In certain academic circles test scores may elevate someone, but that is not the real world. My brother had the same IQ as Einstein, but lack of common sense cost him his life. Never allow test scores to make you feel more or less important than someone else. There will always be people whose test results are both higher and lower than yours. Those results have nothing to do with your self-worth or personal value.

4. Accomplishments or efforts. Accomplishment is a wonderful thing. We all feel great when we work at something and get the results we wanted. But here’s the thing; sometimes we succeed at producing our intended result, and sometimes we fail. That’s just a fact of life for everyone.

The problem is, the reward for success is usually tangible while the value of failure can be much harder to appreciate. Life is about learning what works and what doesn’t. In the learning process, success and failure have equal value as long as we learn from them. Never link your self-worth to the results you produce. Your are a person, not an accomplishment.

5. Flash or substance. This one seems obvious enough, and yet our culture often places greater value on flash. Never mistake looks, abilities, outrageous behavior or material wealth as a measure of self-worth. Substance is the name of the game. No matter how nicely wrapped a package is, the important thing is what’s inside.

The same is true of people, it’s what’s inside that counts. When we are true to our personal ethics, we have integrity. When we care about the welfare of others, we have compassion. When we give without expecting anything in return, we are generous.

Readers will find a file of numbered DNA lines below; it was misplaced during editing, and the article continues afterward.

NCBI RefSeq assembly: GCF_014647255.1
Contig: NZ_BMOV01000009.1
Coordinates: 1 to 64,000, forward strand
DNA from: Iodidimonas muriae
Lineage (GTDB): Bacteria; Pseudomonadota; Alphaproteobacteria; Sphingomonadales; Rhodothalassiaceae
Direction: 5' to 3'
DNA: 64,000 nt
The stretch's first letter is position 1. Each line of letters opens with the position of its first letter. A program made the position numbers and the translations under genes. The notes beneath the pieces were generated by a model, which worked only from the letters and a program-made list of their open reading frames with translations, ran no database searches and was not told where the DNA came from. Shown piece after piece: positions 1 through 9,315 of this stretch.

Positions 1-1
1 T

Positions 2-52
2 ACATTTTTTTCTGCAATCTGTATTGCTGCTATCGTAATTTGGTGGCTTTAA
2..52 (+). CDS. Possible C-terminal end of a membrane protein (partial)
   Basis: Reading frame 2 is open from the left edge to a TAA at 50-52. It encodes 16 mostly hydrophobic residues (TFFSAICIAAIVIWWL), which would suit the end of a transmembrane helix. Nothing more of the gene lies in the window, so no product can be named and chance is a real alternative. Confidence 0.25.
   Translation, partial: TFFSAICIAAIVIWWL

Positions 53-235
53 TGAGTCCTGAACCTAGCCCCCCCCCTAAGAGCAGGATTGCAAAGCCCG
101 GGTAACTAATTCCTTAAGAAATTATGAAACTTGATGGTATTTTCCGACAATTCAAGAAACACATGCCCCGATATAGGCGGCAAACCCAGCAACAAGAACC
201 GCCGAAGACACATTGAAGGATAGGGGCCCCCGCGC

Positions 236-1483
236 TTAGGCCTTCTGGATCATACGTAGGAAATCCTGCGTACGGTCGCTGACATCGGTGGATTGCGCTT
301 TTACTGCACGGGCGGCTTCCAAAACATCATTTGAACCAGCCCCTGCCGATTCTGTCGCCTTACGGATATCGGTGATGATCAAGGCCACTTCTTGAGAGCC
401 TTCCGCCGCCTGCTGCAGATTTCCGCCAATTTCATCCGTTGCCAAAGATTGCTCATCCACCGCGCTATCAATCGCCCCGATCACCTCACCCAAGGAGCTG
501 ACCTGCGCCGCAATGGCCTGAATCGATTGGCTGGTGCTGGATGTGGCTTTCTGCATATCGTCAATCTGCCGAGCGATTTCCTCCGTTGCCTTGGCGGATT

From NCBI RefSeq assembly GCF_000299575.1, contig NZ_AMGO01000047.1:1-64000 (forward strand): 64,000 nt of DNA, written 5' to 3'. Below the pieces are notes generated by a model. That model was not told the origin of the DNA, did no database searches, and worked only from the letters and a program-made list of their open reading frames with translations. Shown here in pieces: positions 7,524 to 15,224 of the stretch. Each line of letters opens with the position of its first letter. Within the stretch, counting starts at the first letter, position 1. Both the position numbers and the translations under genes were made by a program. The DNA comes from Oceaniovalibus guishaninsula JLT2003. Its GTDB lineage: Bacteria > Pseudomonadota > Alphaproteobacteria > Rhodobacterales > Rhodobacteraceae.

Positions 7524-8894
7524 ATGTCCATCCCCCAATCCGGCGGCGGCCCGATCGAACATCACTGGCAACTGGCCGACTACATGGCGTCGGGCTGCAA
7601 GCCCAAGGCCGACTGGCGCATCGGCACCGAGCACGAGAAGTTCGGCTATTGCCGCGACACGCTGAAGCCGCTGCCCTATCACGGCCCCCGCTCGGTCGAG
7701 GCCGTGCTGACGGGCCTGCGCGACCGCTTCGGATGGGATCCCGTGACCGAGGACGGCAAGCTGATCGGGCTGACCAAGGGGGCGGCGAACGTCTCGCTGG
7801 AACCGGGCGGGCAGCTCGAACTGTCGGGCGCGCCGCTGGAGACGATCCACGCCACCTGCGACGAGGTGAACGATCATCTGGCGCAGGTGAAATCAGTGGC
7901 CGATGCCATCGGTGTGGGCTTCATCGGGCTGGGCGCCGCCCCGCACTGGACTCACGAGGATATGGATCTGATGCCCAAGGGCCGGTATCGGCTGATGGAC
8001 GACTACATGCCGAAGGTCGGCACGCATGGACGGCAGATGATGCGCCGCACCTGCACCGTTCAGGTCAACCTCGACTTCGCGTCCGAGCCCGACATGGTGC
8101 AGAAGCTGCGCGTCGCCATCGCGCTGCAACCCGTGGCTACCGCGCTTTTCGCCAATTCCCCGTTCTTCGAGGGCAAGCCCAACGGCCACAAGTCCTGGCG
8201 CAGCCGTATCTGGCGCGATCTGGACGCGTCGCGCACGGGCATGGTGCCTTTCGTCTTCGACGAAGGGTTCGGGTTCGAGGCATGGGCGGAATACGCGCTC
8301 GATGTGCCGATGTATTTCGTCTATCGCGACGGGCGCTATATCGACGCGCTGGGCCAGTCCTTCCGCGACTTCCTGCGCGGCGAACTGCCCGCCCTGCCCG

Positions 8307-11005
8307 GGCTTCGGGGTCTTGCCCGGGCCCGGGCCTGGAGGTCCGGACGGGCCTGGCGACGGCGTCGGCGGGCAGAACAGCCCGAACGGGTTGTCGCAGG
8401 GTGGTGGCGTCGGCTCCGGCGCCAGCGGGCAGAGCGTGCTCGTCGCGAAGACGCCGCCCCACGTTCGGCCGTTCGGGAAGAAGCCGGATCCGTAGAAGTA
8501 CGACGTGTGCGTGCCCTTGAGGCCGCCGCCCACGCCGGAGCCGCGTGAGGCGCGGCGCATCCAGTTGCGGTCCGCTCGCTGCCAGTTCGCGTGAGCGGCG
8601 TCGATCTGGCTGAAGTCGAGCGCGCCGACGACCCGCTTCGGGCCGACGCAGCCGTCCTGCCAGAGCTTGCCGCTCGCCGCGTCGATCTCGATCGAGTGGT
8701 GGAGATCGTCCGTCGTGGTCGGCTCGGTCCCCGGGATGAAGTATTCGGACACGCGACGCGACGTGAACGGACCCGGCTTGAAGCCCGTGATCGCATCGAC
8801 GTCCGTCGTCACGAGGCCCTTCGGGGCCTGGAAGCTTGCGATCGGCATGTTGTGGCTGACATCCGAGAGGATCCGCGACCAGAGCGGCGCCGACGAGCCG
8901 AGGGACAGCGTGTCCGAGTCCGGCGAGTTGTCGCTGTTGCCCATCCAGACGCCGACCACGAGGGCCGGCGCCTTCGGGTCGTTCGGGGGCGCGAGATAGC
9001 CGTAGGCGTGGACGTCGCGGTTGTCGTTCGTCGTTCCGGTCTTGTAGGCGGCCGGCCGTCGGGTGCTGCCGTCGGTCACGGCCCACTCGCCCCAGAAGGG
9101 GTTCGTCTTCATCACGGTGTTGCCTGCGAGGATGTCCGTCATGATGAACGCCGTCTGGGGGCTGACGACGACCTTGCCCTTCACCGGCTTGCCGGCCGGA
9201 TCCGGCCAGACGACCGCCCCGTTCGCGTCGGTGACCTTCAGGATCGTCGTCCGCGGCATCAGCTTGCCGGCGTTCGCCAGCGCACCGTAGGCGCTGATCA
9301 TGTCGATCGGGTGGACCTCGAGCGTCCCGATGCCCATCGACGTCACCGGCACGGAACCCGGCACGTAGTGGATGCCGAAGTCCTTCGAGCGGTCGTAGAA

Cultivate these qualities and you will be a person of substance. What a wonderful basis for a strong sense of self-worth and feelings of personal value.

What is your most valuable asset?

You have something of great worth and it is so rare that it’s not shared by anyone else on the planet. Do you know what that is? You are a one of a kind, totally unique individual. You are you, and that alone gives you personal value and self-worth.

Take some time to appreciate who you really are, aside from all the trappings and outside opinions. Make a list of things you like about yourself and then read it out loud so it can resonate in your consciousness. Think about all the ways you have contributed to the lives of those around you. Now, give yourself some well deserved approval. It’s time to celebrate you!

If you enjoyed this article consider email updates!

If you’re ready to discover your core values and passions, and make a deeper connection with your true self, then you’re ready to Find Your TRUE SELF.


  1. Stephen April 21, 2009 Reply

    Fantastic photo Jonathan.

    “It’s important to realize that there are those work really hard to influence our views and personal values.”

    Absolutely true. What scare me is that all this new scientific information about the brain is being used by marketers. We are understanding more and more about what influences people and they are using it to manipulate us to do what goes against our best interest. While knowing what they are doing helps, the best cure is to avoid all mass media.

    “It’s human nature to want the approval of others…”

    Yes and that includes somebody like me who always says he doesn’t care what other people think. I think the key factor is not in “not caring” but not letting that affect you. I care even when I know almost nobody approves, and yet I try not to ever let that stop me.

    “IQ or practical thinking ability?”

    I have an uncle who has an extremely high IQ and has several doctorate degrees. Trouble is he can’t take care of himself and has zero social skills. He is dying a lonely old man all by himself. There are plenty of people who have both, but you are right in so far as we need common sense more than you need academic IQ. What’s even more important is that you know how to use what you’ve got because your potential is greater than anyone’s actual.